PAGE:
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Accurate Porosity in Gas Bearing Formations

The results for shell 1 and shell 8 on shell 1 the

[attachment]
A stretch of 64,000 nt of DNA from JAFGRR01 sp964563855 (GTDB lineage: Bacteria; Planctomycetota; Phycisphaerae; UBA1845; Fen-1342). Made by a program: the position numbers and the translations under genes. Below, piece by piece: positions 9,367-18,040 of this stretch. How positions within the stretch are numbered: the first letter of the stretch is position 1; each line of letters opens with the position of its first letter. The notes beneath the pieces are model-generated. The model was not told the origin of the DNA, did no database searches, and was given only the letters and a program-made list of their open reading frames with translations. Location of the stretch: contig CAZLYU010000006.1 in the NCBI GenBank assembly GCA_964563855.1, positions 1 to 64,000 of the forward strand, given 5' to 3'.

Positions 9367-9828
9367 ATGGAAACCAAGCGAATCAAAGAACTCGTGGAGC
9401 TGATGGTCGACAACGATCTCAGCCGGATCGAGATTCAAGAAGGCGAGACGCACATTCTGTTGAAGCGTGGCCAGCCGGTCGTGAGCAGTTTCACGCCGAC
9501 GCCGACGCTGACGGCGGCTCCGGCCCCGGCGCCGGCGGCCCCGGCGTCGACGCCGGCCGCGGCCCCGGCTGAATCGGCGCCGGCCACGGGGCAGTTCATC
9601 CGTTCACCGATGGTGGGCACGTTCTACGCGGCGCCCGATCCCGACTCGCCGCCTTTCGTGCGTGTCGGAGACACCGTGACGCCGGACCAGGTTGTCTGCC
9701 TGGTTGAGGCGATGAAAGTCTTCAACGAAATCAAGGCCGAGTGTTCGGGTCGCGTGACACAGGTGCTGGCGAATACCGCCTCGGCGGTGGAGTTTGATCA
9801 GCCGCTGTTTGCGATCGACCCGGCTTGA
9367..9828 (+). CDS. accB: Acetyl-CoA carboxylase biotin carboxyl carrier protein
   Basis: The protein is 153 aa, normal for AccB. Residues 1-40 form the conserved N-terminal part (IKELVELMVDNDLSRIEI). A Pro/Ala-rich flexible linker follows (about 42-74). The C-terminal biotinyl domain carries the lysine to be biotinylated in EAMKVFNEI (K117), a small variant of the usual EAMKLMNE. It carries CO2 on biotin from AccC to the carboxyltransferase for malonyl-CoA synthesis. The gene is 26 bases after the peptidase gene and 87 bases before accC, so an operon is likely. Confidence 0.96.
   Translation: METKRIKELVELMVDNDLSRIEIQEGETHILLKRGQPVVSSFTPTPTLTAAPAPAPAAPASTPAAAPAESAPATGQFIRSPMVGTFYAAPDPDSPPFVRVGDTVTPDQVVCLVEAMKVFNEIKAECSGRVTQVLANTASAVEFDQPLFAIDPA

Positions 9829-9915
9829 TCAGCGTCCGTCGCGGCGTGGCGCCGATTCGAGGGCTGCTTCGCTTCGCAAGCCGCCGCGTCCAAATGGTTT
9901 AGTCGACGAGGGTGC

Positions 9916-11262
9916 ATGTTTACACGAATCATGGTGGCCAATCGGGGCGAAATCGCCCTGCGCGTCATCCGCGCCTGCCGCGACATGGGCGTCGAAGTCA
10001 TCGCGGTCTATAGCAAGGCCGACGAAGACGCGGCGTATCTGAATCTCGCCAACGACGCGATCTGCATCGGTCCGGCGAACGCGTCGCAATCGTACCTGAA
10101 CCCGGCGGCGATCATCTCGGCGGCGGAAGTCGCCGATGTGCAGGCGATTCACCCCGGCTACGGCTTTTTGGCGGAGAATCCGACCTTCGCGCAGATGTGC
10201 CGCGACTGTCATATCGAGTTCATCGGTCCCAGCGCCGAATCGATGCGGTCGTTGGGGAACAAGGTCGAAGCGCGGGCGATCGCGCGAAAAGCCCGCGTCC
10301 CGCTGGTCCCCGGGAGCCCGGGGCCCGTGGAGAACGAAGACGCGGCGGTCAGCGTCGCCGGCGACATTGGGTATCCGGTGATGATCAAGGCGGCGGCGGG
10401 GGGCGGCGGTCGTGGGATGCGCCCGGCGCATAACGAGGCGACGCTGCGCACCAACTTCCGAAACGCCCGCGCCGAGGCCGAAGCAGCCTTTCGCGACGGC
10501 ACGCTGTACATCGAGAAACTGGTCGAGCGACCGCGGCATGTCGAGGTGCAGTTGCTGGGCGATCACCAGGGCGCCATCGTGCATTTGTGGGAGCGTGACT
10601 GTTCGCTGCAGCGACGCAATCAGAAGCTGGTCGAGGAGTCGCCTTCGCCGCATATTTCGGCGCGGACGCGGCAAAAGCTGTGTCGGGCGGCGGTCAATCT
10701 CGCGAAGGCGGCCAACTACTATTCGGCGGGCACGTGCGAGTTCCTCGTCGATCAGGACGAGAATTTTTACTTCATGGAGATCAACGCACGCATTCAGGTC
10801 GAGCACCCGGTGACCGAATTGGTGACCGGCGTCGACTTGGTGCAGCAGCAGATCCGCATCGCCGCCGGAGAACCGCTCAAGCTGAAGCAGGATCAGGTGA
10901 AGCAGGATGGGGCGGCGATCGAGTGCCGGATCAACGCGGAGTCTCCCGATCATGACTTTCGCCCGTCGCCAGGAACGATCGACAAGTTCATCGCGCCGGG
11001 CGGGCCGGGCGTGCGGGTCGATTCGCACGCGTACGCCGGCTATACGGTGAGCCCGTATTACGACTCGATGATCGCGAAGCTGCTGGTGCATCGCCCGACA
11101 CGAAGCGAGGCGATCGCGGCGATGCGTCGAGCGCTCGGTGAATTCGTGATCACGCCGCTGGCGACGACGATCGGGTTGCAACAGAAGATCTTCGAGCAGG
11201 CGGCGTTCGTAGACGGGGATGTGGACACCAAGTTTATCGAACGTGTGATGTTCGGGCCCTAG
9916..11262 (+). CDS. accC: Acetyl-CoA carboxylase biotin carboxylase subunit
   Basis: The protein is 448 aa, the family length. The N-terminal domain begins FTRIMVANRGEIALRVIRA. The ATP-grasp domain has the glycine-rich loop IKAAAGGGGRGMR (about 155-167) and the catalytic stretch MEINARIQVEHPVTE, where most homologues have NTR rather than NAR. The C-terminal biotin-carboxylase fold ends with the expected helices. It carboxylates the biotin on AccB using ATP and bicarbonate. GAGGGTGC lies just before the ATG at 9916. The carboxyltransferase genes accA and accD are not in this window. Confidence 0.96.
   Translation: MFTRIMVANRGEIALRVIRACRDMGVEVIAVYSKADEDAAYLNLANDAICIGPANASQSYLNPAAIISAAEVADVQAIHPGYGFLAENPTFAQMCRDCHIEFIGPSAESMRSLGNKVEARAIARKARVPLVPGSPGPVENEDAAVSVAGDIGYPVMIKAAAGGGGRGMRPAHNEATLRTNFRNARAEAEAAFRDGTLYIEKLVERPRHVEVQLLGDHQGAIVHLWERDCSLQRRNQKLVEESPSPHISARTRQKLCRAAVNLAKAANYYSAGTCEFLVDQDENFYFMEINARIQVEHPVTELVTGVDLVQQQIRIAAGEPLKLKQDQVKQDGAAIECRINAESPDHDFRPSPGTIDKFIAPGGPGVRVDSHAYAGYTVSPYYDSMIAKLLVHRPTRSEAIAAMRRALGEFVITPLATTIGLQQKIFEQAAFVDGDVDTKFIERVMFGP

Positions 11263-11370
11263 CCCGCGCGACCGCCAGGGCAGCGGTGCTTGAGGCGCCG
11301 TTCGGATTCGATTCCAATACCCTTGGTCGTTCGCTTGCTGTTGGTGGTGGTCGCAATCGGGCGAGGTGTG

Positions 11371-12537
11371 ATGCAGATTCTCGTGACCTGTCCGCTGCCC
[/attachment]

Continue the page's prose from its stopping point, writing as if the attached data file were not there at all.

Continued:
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Unformatted text preview: s for shell 1 and shell 8. On shell 1, the fluids are well solved for and each fluid volume and total fluid show little statistical variation. Shell 8 however displays large statistical variations. Looking more closely, one can observe that the large statistical variations are mainly on bound water and gas but that the oil volume is fairly constant and accurate. This is expected; bound water has a fast decay signal and only a limited number of echoes carry the information. Gas signal is small due to under-polarization and low hydrogen index, comparatively SNR is much lower for a gas volume than for a fluid. CSUG/SPE 147305 3 Conversely, oil is fully polarized with the acquisition sequence used and its signal decays slowly, so the number of echoes useful for processing is high and contributes to an improved SNR. The poor determination of bound water volume on shell 8 is easy to correct. As it is bound water, it should be the same whatever the depth of measurement, so shell 8 bound water volume can be replaced by the one of shell 1. An alternative is to perform a 4D inversion where the NMR inversion is performed on all the shells simultaneously and using heavier weights for shell 1 measurements sensitive to bound water. Gas volume measurement is more challenging to improve and would require undesirable levels of stacking. Hence an alternative processing solution is proposed. Instead of solving for an apparent porosity, enable MR Scanner’s fluid typing capability to compute an apparent fluid density. This apparent fluid density can then be used to compute porosity from formation density. This technique is not new (Minh, 2007). The computed fluid volumes from the three shells were used to compute a fluid density and invasion profile. This was then combined with the radial density response to compute an apparent fluid density in the density measurement volume. However, as observed previously, the gas volume is not accurate on the deep shell so an alternative workflow was developed to avoid propagating the large error of the gas volume to the final porosity computation. Improved workflow Fig. 10 displays the ideal NMR response for a 30 pu sand. The bound water should be the same on the three shells, the OBM filtrate volume should be equal to or less for subsequent deeper reading shells if a normal invasion profile is assumed and the total porosity measured on each shell is constant. Unfortunately deeper reading shells also have much more statistical variations in fluid volume. Hence only the fluid volumes with good accuracy are used in this processing; that is the shallower shell bound fluid volume and the oil volumes for each shell. The NMR gas volume is not used as its uncertainty is relatively high, rather the gas volume computed is the difference between the total porosity and the combined bound water and oil volumes. Total porosity is the unknown we want to solve for, so we need to perform an iterative processing with the following steps: 1. Star...
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